Friday, October 20, 2017

Neo4j's query language Cypher coming to Spark

In my 2016 Spark Summit presentation Finding Graph Isomorphisms in GraphX and GraphFrames I reviewed the history of graphs in Spark, and how to query a graph in Spark GraphX required many more lines of code than an equivalent query in Neo4j using its Cypher language. Even Spark GraphFrames, which implements a tiny, tiny subset of Cypher requires more code than full Cypher.

Two years ago at the 2015 GraphConnect (an event sponsored by Neo4j), Ion Stoica of Databricks announced:
We look forward to bringing Cypher's graph pattern matching capabilities into the Spark stack, making graph querying more accessible to the masses.
Well, two years later, Neo4j announced yesterday:
Neo4j, a leader in connected data, announced that it has released the preview version of Cypher for Apache Spark (CAPS) language toolkit. 
[...] Until now, data scientists have been using Spark and query tools like GraphX to define extensions to their graphs. Once identified, they would then re-implement and deploy that work within their applications. Now, with Cypher for Apache Spark, these scientists can iterate easier and connect adjacent data sources to their graph applications much more quickly. 
[...] This announcement builds on Neo4j’s unveiling of openCypher in October 2015, as an effort to push the whole graph industry forward by tapping into the open source community and making Cypher’s evolution an open exercise while avoiding redundant research.

Wednesday, June 7, 2017

Spark Summit 2017 Review

Spark Summit 2017 was all about Deep Learning. Databricks, which has long offered deep learning with GPUs on its commercial cloud service, announced they are open sourcing a deep learning library Deep Learning Pipelines which seems to lack GPU support. Similarly, Intel open sourced their own deep learning library, BigDL, also without GPU support, because Intel is pushing their FPGA-juiced Xeons for accelerated BLAS for machine learning (which I first blogged about three years ago).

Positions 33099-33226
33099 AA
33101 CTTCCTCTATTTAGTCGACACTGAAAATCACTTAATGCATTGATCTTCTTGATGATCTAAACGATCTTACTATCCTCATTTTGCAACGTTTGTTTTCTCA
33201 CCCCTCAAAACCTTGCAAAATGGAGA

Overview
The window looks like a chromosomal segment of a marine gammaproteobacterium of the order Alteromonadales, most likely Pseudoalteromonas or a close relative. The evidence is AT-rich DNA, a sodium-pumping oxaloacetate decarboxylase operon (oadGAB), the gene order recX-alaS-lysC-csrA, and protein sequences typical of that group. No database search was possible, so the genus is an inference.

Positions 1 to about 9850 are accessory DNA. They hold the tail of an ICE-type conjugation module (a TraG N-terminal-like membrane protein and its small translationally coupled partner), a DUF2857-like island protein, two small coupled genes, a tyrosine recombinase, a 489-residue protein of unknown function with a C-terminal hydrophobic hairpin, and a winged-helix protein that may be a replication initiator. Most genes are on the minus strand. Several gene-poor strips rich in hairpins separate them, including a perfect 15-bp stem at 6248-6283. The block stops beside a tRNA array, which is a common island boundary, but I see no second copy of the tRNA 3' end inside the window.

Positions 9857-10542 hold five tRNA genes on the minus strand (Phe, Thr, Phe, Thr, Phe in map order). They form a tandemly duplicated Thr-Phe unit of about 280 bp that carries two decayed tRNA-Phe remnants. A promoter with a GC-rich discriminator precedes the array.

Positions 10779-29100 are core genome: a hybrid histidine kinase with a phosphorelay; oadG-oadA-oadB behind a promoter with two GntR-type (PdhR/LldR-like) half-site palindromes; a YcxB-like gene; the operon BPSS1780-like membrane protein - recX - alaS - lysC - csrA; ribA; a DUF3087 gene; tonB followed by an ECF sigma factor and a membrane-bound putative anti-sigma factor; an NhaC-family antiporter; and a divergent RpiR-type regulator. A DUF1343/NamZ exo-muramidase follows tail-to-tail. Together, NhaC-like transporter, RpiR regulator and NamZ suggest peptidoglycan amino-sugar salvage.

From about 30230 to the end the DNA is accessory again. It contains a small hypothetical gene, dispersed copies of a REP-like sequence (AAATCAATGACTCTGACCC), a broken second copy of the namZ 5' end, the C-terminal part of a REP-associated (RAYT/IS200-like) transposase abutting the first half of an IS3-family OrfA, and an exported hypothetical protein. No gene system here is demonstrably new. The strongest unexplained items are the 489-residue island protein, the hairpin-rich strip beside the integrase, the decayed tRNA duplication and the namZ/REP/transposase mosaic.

For now, the leading contender for Spark GPU deep learning still seems to be DeepLearning4j, which is what I used in my Spark Summit 2017 presentation Neuro-Symbolic AI for Sentiment Analysis. (I will link video and slides once they are posted.)

The big announcement the second day (non-training) of the Summit was that Databricks created a serverless version of its commercial cloud service. This should, at least theoretically, significantly reduce the cost for companies making Spark available to their data scientists, thus (finally) offering a compelling use over trying to run Zeppelin, Jupyter, or Spark Shell on-premises.

A year out from Spark Summit 2016, I was surprised to hear about so many real-world uses of GraphX. The only thing I personally heard about GraphFrames was from a Databricks presentation. GraphFrames does still seem to be the future, but even that is not crystal clear, as Ion Stoica in the second day's Fireside Chat touted Tegra for (finally) mutable graphs, which is based on GraphX rather than GraphFrames. (I first blogged about Tegra in my review of last year's Spark Summit.)

There was more natural language processing (NLP) at the Summit than ever before. At the Fireside Chat, Ben Lorica pushed hard on Ion Stoica and Matei Zaharia to incorporate NLP into the Apache Spark distribution. My favorite keynote was by Riot Games on language-agnostic (English, Chinese, Japanese -- it didn't care) chat text messaging abusive language detection. And, of course, my own presentation was on NLP.

Finally, Structured Streaming finally got officially labeled as production-ready, meaning Spark Streaming will eventually destined for the deprecation graveyard. There was a demo of 10ms latency, to compete with Storm and Flink. No more micro-batches!

Tuesday, March 7, 2017

Zeppelin installation tips

If you need to run Apache Zeppelin either a) on a headless server or b) behind a proxy, see below.

Headless server

From your expanded zeppelin directory:

cp conf/zeppelin-site.xml.template conf/zeppelin-site.xml
nano conf/zeppelin-site.xml

And change zeppelin.server.addr to be either the IP address or the domain name of this server. This is to allow outside connections.